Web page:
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dee_burris: (Default)
Saturday, September 15th, 2012 11:50 am
Was researching some of my Williams family descendants this morning, and ran into a puzzle.

Not that puzzles in my family are out of the ordinary or anything...

But now I'm really curious.
Homer Franklin Wells is my first cousin, twice removed.

He was the son of James Webster Wells and my great grand aunt, Margaret Letcher Williams.

He married Ruth Haseltine Hester, daughter of Charles E Hester and America Gooch, date unknown. He and Ruth had two children, Margaret Hester Wells Roper and Calvin Ratcliff Wells.

The Hester family hailed from Virginia. Historic documents indicate their roots were deep in Virginia soil. Ruth was born in Virginia.

In 1930, Homer and Ruth were living in Richmond, VA - a long way from Arkansas where Homer was born. Homer was a foreman for a foil manufacturing company.

In 1940, they were still married, but living about a mile and a half apart in Washington DC. Homer lived in a boardinghouse run by a man named William Miner, who was a marble cutter. Homer was a gardener for the War Department. The address of the boardinghouse was 1113 Massachusetts Avenue NW. Along with several other men, there were two men who worked for the FBI living there. Not all the men had government jobs.

Ruth was living with the kids at 2000 16th Street NW. Her occupation was saleslady.

That seemed curious to me. Why were they living apart in 1940?

It got even more curious.
Ruth died in 1943. She was buried in Hillcrest Cemetery, Louisa, Louisa Co., VA, the town where she was raised, and in the same cemetery as her parents.

In 1951, Homer was living in Manhattan, KS. It was there that he applied for a membership in the Arkansas Chapter of the National Society of the Sons of the American Revolution, based on the Revolutionary War service of our many greats grandfather, Jesse Williams, who served in Ens Union's Company, Lux Regiment in the Maryland Infantry.

When Homer died in 1953, he was buried in Ft Leavenworth National Cemetery, Ft Leavenworth, KS - not with his wife. His burial was arranged and marker ordered by his daughter.

And I cannot find any trace on the internet of anyone looking for Ruth's family, or anyone besides me looking for information on Homer Franklin Wells as an adult.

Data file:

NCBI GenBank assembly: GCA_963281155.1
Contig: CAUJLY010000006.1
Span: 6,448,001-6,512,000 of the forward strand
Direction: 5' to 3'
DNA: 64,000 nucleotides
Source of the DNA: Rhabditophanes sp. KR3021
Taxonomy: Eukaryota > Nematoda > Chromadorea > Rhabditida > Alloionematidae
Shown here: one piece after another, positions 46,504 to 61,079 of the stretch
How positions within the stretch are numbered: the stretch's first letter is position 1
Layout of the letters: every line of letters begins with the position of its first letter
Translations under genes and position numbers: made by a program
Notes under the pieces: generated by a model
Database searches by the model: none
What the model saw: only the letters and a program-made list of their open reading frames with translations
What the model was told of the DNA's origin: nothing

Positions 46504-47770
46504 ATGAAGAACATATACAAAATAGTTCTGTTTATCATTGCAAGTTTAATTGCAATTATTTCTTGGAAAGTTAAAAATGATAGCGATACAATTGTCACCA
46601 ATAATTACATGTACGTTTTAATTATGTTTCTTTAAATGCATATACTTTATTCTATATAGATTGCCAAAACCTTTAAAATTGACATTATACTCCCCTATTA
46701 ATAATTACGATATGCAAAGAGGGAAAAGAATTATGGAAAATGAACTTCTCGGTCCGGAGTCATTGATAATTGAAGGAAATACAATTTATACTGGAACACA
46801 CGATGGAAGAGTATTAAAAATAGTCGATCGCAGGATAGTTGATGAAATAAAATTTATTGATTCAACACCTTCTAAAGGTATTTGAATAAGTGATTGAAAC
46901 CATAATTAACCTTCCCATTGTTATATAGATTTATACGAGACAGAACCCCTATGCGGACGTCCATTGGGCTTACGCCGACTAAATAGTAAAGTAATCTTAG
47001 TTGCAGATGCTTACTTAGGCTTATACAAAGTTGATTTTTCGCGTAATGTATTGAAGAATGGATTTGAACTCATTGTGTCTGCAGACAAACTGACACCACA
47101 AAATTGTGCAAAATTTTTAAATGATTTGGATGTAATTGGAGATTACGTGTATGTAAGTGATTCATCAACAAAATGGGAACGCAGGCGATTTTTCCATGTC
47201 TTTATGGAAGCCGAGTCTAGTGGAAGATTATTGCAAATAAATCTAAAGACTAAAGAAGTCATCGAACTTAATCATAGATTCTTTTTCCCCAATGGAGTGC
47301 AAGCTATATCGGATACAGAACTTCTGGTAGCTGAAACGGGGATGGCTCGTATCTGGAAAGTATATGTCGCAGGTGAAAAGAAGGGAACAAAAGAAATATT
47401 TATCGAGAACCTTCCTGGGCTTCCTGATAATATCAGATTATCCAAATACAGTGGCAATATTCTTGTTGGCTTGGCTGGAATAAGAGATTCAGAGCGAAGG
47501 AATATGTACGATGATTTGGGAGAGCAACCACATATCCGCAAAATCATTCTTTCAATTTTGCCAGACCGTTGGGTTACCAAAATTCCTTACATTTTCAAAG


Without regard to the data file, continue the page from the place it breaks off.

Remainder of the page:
ETA: Thanks to Rainbow, I know now that America Gooch was America Gooch Tisdale.
dee_burris: (Default)
Sunday, February 13th, 2011 09:18 pm
They called her Maggie.


Photobucket


She was the next younger sister of Minnie Williams, and lived with her sister and brother-in-law until her marriage to James Webster Wells on 2 Jan 1885, at "the house of J H Shinn" in Russellville, Pope Co., AR.

She and James had five children I have documented.

Maggie Williams Wells died on 19 Jul 1922 in Benton Co., AR. She is buried next to her husband in Bentonville Cemetery, Bentonville, Benton Co., AR.
dee_burris: (Default)
Sunday, November 21st, 2010 11:13 am
Photobucket


I took photos of 55 Confederate soldiers' gravestones while I was at the cemetery.

That is just a fraction of the more than 1,300 Confederate soldiers and veterans buried in the cemetery, with over 1,000 of those graves in the Fowler section of the cemetery known as Confederate Soldiers Rest.

Many of those graves remain without a military marker, but 945 do have a numbered concrete markers placed there by the Confederate Historical Association in 1886.

Included in this entry are the 55 photos I took, along with a brief transcription of the information on the stone, so that people searching for any of these soldiers might be able to find them when using Google or other search engines.

If your relative is among these 55 men, and you want the photo of the gravestone for your own personal genealogy or family records, I am expressly waiving copyright on the photos used for that purpose. Just right click and save the photo to your computer. I retain copyright for any photos that someone might want to use for a commercial purpose.

In other words, if you want to make money off the deal, we will have to get all formal with a written agreement about that.

While I was at Elmwood, I purchased a copy of John W Cothern's book, Confederates of Elmwood, which was carefully researched over a number of years. It has additional information about each of the soldiers, and I can do look-ups for anyone who thinks his or her Confederate soldier relative may be buried at Elmwood. Leave a comment with your request and I will reply to your comment here.

Click here for photos... )